The holidays are a time when family comes together for a turkey dinner, with all the fixin’s. Pies and cakes and cookies galore follow with a festive movie on TV and a nap in a recliner.
There is one thing, however, that does not belong on the holiday agenda- a trip to the doggy ER. Here are 8 foods to avoid giving Fido during your holiday meals.
1. Turkey Bones
Bones seem like a normal thing to give to your pet, right? Wrong. Turkey bones have been known to splinter and can choke your pet. They can also splint off and lodge into the walls of your dog’s digestive tract.
From Grandma’s rum raisin pie to oatmeal raisin cookies… keep your fur babies away at all costs! Raisins are highly toxic to dogs, and even a small amount can cause kidney failure.
Chocolate is probably one of the most commonly known foods to avoid giving dogs, but a friendly reminder never hurts! Dark chocolate is especially dangerous due to higher levels of methylxanthines (the chemical that causes the reaction). High doses can be fatal.
Truthfully, the high fat content in bacon isn’t even good for humans, let alone dogs. Yet, us humans love to put bacon in pretty much everything. In very (very) minuscule amounts, you know, like a crumb, your pooch should be fine. Large amounts of fatty foods can, however, damage your dog’s pancreas.
According to the ASPCA, a warning was announced not to give your dog dairy. As quoted, they claim, “Because pets do not possess significant amounts of lactase (the enzyme that breaks down lactose in milk), milk and other dairy-based products cause them diarrhea or other digestive upset.” If cheese is on your appetizer menu, make sure your guests keep the crumbs away from the floor.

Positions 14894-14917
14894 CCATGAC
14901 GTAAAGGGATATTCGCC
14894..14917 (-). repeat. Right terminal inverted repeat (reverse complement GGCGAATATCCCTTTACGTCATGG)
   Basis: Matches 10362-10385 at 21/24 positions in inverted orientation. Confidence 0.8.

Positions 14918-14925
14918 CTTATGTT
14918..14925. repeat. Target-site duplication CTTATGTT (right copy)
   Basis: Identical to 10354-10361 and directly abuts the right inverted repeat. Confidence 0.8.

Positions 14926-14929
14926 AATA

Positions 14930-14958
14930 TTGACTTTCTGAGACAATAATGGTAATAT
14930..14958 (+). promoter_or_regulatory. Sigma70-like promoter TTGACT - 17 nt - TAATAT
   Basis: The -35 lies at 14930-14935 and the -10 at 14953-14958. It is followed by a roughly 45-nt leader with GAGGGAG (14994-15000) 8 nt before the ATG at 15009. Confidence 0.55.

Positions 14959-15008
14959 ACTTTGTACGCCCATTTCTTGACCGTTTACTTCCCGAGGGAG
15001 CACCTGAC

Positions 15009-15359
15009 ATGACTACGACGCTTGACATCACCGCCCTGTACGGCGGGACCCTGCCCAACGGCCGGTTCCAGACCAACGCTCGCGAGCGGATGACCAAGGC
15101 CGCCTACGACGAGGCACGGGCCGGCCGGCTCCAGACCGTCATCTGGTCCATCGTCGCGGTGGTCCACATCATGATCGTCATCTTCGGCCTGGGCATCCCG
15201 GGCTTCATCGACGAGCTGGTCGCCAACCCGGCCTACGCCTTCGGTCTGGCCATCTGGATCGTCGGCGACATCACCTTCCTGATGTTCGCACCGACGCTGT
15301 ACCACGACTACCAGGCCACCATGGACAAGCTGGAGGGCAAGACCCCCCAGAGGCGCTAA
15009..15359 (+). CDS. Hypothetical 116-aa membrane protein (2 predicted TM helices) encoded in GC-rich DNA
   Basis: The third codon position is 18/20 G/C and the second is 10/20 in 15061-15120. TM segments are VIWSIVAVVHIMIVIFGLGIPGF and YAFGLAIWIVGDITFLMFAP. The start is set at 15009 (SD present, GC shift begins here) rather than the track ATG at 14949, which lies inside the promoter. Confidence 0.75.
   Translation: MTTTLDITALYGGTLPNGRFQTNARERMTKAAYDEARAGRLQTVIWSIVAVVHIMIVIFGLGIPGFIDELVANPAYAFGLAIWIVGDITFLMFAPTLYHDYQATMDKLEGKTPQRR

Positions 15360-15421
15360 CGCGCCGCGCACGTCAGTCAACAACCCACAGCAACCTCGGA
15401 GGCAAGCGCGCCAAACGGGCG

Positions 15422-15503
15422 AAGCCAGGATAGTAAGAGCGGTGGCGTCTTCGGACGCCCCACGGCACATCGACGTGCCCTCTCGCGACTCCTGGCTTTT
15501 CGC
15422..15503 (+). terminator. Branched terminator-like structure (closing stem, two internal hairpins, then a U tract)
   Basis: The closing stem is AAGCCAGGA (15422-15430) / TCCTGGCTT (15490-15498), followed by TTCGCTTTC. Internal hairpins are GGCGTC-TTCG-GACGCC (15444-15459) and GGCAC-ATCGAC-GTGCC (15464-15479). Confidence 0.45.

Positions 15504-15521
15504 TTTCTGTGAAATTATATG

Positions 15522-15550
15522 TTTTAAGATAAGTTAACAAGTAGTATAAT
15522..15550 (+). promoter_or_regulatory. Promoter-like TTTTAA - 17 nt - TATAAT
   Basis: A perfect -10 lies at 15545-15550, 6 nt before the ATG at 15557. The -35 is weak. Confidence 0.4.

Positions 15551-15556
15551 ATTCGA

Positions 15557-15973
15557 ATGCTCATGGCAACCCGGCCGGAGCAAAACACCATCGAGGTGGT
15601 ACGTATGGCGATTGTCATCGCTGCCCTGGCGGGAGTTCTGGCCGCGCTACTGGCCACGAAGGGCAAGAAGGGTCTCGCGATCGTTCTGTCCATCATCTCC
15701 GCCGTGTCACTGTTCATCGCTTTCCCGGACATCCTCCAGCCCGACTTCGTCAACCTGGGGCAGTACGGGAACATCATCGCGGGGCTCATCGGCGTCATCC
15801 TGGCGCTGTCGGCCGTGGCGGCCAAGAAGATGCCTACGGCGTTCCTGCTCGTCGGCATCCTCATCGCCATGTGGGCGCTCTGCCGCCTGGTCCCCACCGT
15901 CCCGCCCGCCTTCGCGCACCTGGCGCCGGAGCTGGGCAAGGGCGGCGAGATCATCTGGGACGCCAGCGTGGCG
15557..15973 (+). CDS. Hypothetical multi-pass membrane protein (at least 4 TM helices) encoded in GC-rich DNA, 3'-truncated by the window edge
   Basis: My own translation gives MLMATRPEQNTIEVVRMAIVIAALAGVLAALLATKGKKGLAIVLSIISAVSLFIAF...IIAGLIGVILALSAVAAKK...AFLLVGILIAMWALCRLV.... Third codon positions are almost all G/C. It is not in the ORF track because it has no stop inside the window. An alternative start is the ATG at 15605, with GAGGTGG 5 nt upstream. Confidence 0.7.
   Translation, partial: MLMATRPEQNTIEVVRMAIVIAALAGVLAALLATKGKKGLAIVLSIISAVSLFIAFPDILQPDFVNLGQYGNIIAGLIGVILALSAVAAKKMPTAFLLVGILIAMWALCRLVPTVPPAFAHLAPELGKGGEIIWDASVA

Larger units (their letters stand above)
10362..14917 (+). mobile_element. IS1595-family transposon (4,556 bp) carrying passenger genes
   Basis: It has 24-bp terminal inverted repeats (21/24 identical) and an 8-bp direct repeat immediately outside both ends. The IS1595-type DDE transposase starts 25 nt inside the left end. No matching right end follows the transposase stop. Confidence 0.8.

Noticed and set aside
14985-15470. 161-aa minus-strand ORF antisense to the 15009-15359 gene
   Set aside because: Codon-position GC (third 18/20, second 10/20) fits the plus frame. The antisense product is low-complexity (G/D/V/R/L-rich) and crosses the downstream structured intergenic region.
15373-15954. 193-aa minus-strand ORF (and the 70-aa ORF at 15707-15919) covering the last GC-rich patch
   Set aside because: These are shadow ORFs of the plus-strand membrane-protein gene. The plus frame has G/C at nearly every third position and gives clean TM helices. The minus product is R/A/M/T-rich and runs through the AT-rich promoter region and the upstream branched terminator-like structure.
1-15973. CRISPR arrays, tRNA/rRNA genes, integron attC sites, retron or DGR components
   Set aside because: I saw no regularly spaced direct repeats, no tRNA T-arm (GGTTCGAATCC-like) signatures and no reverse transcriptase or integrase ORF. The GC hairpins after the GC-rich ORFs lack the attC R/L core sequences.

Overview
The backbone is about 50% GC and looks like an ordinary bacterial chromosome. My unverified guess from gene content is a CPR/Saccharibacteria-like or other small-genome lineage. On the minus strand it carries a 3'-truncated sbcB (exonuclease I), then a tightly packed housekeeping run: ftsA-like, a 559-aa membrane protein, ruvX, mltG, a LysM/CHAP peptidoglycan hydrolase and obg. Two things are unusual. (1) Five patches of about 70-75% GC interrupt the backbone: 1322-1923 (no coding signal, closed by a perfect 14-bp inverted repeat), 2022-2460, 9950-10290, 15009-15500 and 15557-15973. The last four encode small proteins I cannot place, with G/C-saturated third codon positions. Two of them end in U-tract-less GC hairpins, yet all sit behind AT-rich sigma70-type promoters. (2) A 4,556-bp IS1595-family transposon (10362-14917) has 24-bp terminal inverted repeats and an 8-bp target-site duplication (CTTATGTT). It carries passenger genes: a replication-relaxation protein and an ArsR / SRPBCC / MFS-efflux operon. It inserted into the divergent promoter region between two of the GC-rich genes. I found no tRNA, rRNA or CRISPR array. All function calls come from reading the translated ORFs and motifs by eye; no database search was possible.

For the same reason as bacon, nuts should be avoided due to high fat content. So, keep the pecan pie away from the edge of the table when your dog comes snooping around.
7. Garlic and Onions
Surely giving your dog a piece of turkey meat is okay, right? Well, the answer would depend on what you used to flavor your bird. Did you use garlic? Onions? What are the ingredients in the brine or rub you used? If garlic and/or onions were involved in the making of your dinner, then those foods should not be given to your pet. They can cause gastrointestinal irritation.
Remember when we talked about raisins being bad for your dog? Raisins come from grapes-and so does wine. In addition to the grape factor, alcohol, in general, is very bad for your dog. From vomiting and diarrhea to difficulty breathing, alcohol is very dangerous and in some cases has even led to death.
So, this holiday season, let’s do our dogs a service and stick to dog food! Our pets rely on us and put their trust in us to keep them safe and healthy, and that is exactly what we should do.